In a recent post we discussed how the State of Missouri has banned teacher/student communications via social media, and asked whether this ban was an anomaly or the wave of the future. (Is Missouri’s New Law Banning Teacher-Student Communications Via Social Media The Wave Of The Future?) Well, in the wake of the London riots, British Prime Minister David Cameron, believes that future may be now.
“Everyone watching these horrific actions will be struck by how they were organized via social media,” Mr. Cameron told the British Parliament, as quoted in The New York Times – Cameron Exploring Crackdown on Social Media After Riots. “Free flow of information can be used for good. But it can also be used for ill.”
Mr. Cameron also declared to the New York Times, “[a]nd when people are using social media for violence we need to stop them. So we are working with the police, the intelligence services and industry to look at whether it would be right to stop people communicating via these Web sites and services when we know they are plotting violence, disorder and criminality.”
So how did Prime Minister Cameron respond? He summoned representatives from Facebook, Twitter and Research in Motion, makers of Blackberry, for a meeting to discuss their roles during the violent rioting. “Representatives of Facebook and Twitter said they’re happy to meet with the government, although both would presumably object to being censored or shut down in the U.K.” CNN Tech – In Wake of Riots, British PM Proposes Social Media Ban.
What is the answer? Can the Government actually accomplish this? Has the government painted itself into a corner with this kind of rhetoric?
“I’m not too worried” Graham Linehan, creator of the British show “The IT Crowd”, and renowned expert on tech and social media, told MSNBC- Technolog – UK Anti-Tech Crackdown? Not Bloody Likely. “I’m hoping its just a harmless exercise in looking-like-you’re-doing something.” Linehan further explained that “the riots seem to have woken [the government] up to the possibilities of social media in connecting to the public.”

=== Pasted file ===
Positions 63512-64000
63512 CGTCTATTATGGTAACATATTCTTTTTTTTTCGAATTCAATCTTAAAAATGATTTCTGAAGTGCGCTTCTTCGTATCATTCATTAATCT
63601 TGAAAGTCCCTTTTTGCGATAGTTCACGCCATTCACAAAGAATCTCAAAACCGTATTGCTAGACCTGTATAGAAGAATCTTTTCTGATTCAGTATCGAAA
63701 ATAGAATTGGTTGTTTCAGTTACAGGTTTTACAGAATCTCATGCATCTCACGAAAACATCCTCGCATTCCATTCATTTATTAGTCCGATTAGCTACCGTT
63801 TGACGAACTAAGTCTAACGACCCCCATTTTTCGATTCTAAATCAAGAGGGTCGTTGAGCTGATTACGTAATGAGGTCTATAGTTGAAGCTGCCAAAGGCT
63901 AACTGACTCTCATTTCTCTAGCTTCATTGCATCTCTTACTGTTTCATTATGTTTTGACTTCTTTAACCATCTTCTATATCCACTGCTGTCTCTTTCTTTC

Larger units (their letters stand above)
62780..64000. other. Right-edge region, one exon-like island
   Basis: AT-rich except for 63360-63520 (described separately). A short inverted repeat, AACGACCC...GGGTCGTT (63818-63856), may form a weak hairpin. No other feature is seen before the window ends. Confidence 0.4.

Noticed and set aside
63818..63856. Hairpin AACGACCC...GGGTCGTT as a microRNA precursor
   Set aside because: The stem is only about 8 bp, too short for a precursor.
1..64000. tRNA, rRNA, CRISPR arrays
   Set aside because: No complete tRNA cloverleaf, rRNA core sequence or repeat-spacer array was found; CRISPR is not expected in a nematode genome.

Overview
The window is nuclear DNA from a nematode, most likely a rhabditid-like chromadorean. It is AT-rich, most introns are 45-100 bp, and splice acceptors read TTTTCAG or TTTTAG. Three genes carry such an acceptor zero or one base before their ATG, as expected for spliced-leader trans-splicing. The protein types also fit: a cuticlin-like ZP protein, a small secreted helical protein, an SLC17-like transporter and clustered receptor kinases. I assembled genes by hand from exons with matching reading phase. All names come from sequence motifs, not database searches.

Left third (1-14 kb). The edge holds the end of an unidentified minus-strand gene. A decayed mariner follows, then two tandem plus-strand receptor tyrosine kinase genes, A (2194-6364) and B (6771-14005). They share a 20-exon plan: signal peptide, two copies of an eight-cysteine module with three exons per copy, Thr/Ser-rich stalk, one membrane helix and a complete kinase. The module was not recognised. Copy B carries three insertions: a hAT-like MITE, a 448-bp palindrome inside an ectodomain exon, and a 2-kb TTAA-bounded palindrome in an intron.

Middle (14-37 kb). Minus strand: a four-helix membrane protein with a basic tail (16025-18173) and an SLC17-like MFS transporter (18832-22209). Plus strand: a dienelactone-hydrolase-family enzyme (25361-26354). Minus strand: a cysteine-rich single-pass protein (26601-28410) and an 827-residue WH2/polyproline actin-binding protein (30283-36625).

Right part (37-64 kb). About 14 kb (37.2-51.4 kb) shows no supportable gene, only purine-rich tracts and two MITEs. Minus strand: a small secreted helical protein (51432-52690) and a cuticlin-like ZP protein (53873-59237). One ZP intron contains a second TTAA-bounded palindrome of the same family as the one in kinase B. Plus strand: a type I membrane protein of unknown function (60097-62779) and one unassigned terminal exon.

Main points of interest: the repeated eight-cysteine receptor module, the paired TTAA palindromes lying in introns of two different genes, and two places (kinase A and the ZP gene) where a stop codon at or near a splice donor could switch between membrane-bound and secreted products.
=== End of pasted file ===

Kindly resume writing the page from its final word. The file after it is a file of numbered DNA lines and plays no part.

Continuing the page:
The police have in fact woken up. On the night on August 8, the police arrested Jordan Blackshaw, 20, for posting messages on Facebook inciting others to riot in the town of Northwich. According to The Guardian – Facebook Riot Calls Earn Men Four-Year Jail Terms Amid Sentence Outcry, Blackshaw set up an “event” called “Smash Down.” No one, apart from the police, showed up at the prearranged meeting site. The police had monitored the Facebook page.
Another example of the government’s use of social media, the Greater Manchester Police are now naming and shaming rioters on their Twitter feed. As reported in New York Times – A Perp Walk on Twitter – the Manchester Police announced “[w]e promised we’d name all those convicted for their roles in the disorder – here we go . . .” And that it did. The police named individuals, and gave dates of birth and partial addresses of individuals tried in connection with the disorders. Manchester and London Police have also been posting photo streams on sites such as Flickr, and asked the public to identify riot suspects. This is hardly a new technique –just a new medium which happens to spread the word in a viral fashion. Law enforcement has been using media to “name and shame” those convicted of certain crimes.
It’s not just in England that police are using social media as a tool. In the wake of the recent flash mob in Maryland, in which a group of teenagers descended upon a 7-Eleven, ransacked the store and stole hundreds on dollars merchandise, the police posted surveillance camera footage on YouTube and contacted local media with the link. CNN – Police Scramble to Fight Flash-Mob Mayhem reported that the Maryland detectives then visited the local high school and asked students and staff to help them identify faces. Within a day at least one-half of the alleged thieves had been identified. The conclusion – “[t]echnology and old-fashioned police work are on our side.”
Can the government have its cake and eat it too? As PM David Cameron pointed out – “free flow on information can be used for good. But it can also be used for ill.” Isn’t this what employers are facing every day? Employers, too, find that they are faced with monitoring social media sites for certain bad behavior by employees. Employers, too, are looking at how to stop harmful communication via social media. The question will be, what action will government take? What action has your Company taken?